Jay Kim: Is Jesus the Surgeon or the Scalpel?

In the mid-2000s, I spent several years as a youth pastor. One of the most rewarding aspects of working with teens was seeing their eagerness to bring about positive change in the world. On almost a weekly basis, they would share with me about some new global crisis they had discovered and their wide-ranging ideas for how we could do something about it. Wanting to empower our students, we often took their ideas and ran with them.
One of these events was a march through the downtown area of our city to raise awareness about the atrocities being done to children in northern Uganda. To help our teens promote the event to our church, I leveraged the story of Jesus and his family fleeing to Egypt in Matthew 2:13–15. With as much oratory and poetic skill as I could muster, I emphasized that if Jesus’ family had to walk all those miles from his home to Egyptian territory because of the impending threat of genocide, surely we could walk a few miles together to stand against the evils of our day and age.
Our students organized and executed the event spectacularly. Teenagers from all over the city showed up to walk through downtown, holding signs and banners, singing and chanting in solidarity. I was proud of them and thrilled for them. But afterward I couldn’t shake the sense that something was off about my approach to promoting the event. Sobered up from the intoxicating energy of pulling off a successful event, I was faced with the embarrassing reality that I’d ripped the Jesus-flees-to-Egypt story out of its appropriate context. I’d co-opted it to further my own agenda, and in doing so, I‘d coerced a call-to-action out of the narrative that doesn’t appear in that biblical story. I quickly realized that although Jesus had been a focal point in motivating people to participate, he had been glaringly missing from the event itself. I’d convinced students to show up because of Jesus, but I’d failed to lead them effectively to Jesus.
Over the years, I’ve learned and grown from experiences like these—my own as well as others’. But I am still often tempted to co-opt Jesus as a means to achieve my own ends. I have a strong sense that I’m not alone. For those leading in the local church, even when our intentions are pure, it’s all too easy to fall into the trap of seeing Jesus as a means to an end rather than the end itself. This extends beyond social justice and compassion efforts like the event my students put on.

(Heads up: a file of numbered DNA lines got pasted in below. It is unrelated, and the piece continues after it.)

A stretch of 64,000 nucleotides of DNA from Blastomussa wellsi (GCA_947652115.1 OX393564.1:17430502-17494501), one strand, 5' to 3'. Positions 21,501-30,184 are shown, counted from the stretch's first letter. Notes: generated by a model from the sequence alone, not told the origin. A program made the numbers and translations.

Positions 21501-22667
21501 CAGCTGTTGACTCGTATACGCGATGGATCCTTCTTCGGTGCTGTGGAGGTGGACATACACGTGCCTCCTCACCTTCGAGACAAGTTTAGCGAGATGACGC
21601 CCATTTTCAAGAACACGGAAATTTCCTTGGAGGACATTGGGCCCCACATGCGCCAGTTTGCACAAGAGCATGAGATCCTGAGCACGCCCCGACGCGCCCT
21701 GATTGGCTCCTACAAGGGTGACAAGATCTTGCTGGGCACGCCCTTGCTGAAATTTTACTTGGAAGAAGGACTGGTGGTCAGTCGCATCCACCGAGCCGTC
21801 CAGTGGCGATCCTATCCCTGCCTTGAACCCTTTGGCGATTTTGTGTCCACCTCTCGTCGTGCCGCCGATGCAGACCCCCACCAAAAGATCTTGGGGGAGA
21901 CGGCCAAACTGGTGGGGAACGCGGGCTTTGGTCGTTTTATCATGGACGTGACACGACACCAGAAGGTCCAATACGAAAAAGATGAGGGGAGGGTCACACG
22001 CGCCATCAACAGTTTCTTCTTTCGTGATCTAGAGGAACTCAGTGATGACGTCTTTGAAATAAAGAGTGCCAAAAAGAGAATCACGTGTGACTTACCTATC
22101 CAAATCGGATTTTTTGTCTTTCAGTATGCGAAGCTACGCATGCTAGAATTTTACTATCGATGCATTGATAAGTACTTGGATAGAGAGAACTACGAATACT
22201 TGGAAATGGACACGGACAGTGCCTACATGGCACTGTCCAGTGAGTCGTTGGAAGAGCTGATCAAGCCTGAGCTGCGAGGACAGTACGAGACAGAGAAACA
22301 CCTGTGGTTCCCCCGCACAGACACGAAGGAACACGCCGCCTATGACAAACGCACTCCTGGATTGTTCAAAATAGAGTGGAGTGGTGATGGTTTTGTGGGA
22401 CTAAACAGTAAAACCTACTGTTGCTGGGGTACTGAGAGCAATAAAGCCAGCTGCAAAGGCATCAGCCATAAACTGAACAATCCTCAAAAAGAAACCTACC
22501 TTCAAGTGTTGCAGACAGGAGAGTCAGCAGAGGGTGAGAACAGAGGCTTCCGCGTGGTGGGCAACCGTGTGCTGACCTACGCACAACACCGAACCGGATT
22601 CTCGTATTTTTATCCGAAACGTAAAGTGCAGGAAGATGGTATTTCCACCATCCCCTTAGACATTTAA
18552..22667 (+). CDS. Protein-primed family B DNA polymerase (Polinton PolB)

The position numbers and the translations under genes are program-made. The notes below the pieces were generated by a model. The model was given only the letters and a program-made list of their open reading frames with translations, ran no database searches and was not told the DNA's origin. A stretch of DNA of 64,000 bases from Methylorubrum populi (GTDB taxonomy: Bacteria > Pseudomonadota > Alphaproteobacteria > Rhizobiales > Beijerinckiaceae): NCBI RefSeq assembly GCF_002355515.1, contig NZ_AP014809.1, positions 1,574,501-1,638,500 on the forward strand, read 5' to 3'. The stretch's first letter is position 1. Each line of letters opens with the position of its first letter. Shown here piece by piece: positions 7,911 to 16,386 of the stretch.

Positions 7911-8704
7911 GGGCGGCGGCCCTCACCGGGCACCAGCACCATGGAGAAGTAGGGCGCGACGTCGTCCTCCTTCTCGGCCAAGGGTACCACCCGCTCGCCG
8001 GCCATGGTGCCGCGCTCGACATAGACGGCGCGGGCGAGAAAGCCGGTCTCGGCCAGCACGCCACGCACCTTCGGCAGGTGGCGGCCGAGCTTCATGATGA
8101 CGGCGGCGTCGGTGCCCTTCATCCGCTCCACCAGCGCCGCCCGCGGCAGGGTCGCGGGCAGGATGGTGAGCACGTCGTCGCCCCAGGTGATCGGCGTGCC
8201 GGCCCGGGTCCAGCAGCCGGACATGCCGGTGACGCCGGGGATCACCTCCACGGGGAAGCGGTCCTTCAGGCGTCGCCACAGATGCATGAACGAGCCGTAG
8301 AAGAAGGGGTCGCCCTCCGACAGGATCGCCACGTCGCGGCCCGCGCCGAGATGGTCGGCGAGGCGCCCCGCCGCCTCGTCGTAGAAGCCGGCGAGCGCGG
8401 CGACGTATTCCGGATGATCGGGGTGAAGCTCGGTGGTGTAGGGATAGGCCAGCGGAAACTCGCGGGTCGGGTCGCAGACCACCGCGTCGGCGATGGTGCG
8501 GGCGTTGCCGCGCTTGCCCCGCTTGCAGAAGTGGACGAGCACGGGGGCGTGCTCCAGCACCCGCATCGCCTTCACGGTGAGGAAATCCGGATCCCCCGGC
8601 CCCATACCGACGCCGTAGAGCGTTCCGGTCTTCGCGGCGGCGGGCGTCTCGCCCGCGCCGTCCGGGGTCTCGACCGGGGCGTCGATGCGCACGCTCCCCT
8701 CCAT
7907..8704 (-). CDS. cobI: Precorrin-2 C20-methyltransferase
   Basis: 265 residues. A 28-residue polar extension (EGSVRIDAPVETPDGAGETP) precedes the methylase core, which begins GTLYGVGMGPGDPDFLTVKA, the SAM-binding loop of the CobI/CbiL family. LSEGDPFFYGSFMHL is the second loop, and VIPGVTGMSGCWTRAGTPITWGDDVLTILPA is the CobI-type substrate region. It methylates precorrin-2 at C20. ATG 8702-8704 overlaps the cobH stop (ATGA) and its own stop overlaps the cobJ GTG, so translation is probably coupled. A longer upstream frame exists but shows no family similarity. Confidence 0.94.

In counseling situations, it can be easy to leverage Jesus in inappropriate ways. We can tell a hurting person that Jesus commands them to “love their enemies” and “pray for those who persecute you.” Of course, that’s true, but if an abusive spouse or friend has victimized the person you’re counseling, those words may encourage them to not only tolerate but also accept abuse as God’s will for their lives.
In trying to motivate financial giving, it can be easy to use Jesus to reach certain metrics to fund our ministries. We may retell the story of the widow’s last mite to urge people to give sacrificially. Yet in doing so, we may be heaping guilt and shame on lower income congregants.
In preaching and teaching, the same thing can happen. For example, far too often, Jesus’ words in Matthew 18:20, “Where two or three gather in my name, there am I with them,” are irresponsibly leveraged to coerce listeners into more frequent Sunday attendance or joining a small group.
Let me be clear. Prayerfully and thoughtfully setting goals, creating metrics, and outlining desired outcomes are all necessary elements of church leadership. But this ultimate truth is undeniable: If Jesus is not always the destination, then the journey we’re taking is headed in the wrong direction. The way we read, study, and teach the Bible must point first and foremost to Christ. In light of this, here are three key questions I’ve found helpful as centering points in my decision-making process, my approach to serving our church community, and stewarding God’s call to leadership.
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Source: Christianity Today
Source: Black Christian News

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